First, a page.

Friday, 4 December 2009

Relics of the Dead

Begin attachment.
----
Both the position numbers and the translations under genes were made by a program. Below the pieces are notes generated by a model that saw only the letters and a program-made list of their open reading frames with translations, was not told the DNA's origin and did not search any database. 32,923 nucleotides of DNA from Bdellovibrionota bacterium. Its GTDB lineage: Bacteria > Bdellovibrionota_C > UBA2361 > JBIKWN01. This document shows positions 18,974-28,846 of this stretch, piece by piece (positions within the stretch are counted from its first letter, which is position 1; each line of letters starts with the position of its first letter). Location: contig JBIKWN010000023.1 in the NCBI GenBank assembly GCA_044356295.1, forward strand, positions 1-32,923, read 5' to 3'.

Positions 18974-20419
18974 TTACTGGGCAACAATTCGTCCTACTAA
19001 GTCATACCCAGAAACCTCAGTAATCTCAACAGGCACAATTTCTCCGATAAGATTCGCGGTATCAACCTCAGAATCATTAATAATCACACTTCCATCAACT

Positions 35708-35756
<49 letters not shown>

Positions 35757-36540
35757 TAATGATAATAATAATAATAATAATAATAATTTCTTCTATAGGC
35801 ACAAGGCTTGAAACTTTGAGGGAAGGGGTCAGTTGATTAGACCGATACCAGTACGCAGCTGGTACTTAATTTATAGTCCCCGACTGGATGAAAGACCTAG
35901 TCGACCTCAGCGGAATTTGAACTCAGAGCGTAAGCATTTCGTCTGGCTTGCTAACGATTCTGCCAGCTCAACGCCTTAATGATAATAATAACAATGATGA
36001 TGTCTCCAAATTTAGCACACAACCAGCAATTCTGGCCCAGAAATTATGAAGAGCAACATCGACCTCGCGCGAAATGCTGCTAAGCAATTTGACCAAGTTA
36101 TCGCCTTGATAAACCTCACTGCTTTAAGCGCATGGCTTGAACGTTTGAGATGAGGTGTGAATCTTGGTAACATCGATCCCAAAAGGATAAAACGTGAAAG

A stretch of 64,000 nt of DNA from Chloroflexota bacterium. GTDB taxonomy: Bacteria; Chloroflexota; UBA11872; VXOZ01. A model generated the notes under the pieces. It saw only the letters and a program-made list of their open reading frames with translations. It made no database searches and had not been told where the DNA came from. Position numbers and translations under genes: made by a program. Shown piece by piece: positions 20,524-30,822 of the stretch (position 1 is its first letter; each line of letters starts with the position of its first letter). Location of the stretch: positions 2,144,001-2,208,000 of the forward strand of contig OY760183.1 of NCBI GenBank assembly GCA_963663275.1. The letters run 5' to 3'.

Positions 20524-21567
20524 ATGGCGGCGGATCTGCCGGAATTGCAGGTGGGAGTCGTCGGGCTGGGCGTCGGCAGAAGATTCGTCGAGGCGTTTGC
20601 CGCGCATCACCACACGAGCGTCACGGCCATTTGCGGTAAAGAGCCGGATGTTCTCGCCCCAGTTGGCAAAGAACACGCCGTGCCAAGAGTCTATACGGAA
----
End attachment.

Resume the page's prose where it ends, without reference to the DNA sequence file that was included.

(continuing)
Having really liked the previous books in the Mistress of the Art of Death series by Ariana Franklin, I was a little underwhelmed by Relics of the Dead. As with the other two books the story is set in England at the latter end of the 12th century during the reign of Henry II, the Plantagenet king who despite his many achievements and strong leadership will always be known as 'that one who did for Thomas Becket'. The majority of the action takes place around Glastonbury Abbey amidst rumours that the skeletons of King Arthur and Guinevere have been found. Henry sends Adelia and her little entourage off to discover the truth of the matter in the hopes that proving that 'The Once and Future King' is well and truly dead would help him with his dealings with the rebellious Celts. Most of the characters seem somewhat diluted from their previous portrayals. I do still like Henry though, even if the author does tend to emphasize his sense of humour maybe a little too much. The book is strongest when exploring some of the historical themes e.g. Henry's judicial reforms in a land where such things had previously been decided by Trial by Combat. There are some interesting musings on the way legends and myths evolve and you can't really find anything more legendary or mythical than good old King Arthur. The horrendously psychopathic Wolf and Scarry surely couldn't be the germ that sparked Robin Hood... could they *shudder*. Where the book really disappoints though is with the softening of Adelia's character and the lack of any real mystery for her to be challenged by. Instead there are a handful of smaller mysteries that practically resolve themselves. Still a very readable book but it didn't quite evoke a sense of place as Mistress of the Art of Death did with its 12th Century Cambridge or The Death Maze with its bitterly cold towers, mazes and landscape.

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